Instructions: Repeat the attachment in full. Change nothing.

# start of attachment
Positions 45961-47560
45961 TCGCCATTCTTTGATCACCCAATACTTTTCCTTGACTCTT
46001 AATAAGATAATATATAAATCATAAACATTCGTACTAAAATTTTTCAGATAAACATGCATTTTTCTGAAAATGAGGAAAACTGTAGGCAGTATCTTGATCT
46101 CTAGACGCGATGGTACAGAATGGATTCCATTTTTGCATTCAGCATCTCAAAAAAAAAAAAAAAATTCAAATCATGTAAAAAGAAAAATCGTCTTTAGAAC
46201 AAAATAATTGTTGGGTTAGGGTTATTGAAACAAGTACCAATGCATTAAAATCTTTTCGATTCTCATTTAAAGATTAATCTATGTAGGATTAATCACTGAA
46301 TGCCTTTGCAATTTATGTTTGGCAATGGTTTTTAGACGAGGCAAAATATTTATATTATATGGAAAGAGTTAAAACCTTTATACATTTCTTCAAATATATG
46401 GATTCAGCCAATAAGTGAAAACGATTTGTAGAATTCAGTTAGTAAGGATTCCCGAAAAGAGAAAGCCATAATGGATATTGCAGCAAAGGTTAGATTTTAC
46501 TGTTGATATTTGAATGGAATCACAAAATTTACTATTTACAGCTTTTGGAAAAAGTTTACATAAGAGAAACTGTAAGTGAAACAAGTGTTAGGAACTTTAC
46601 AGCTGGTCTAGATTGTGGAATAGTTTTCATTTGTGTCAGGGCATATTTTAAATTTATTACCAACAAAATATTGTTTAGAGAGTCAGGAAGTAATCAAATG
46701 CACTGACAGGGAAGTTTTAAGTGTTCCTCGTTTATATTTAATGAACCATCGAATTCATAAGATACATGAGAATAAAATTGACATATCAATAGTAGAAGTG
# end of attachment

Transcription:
Positions 45961-47560
45961 TCGCCATTCTTTGATCACCCAATACTTTTCCTTGACTCTT
46001 AATAAGATAATATATAAATCATAAACATTCGTACTAAAATTTTTCAGATAAACATGCATTTTTCTGAAAATGAGGAAAACTGTAGGCAGTATCTTGATCT
46101 CTAGACGCGATGGTACAGAATGGATTCCATTTTTGCATTCAGCATCTCAAAAAAAAAAAAAAAATTCAAATCATGTAAAAAGAAAAATCGTCTTTAGAAC
46201 AAAATAATTGTTGGGTTAGGGTTATTGAAACAAGTACCAATGCATTAAAATCTTTTCGATTCTCATTTAAAGATTAATCTATGTAGGATTAATCACTGAA
46301 TGCCTTTGCAATTTATGTTTGGCAATGGTTTTTAGACGAGGCAAAATATTTATATTATATGGAAAGAGTTAAAACCTTTATACATTTCTTCAAATATATG
46401 GATTCAGCCAATAAGTGAAAACGATTTGTAGAATTCAGTTAGTAAGGATTCCCGAAAAGAGAAAGCCATAATGGATATTGCAGCAAAGGTTAGATTTTAC
46501 TGTTGATATTTGAATGGAATCACAAAATTTACTATTTACAGCTTTTGGAAAAAGTTTACATAAGAGAAACTGTAAGTGAAACAAGTGTTAGGAACTTTAC
46601 AGCTGGTCTAGATTGTGGAATAGTTTTCATTTGTGTCAGGGCATATTTTAAATTTATTACCAACAAAATATTGTTTAGAGAGTCAGGAAGTAATCAAATG
46701 CACTGACAGGGAAGTTTTAAGTGTTCCTCGTTTATATTTAATGAACCATCGAATTCATAAGATACATGAGAATAAAATTGACATATCAATAGTAGAAGTG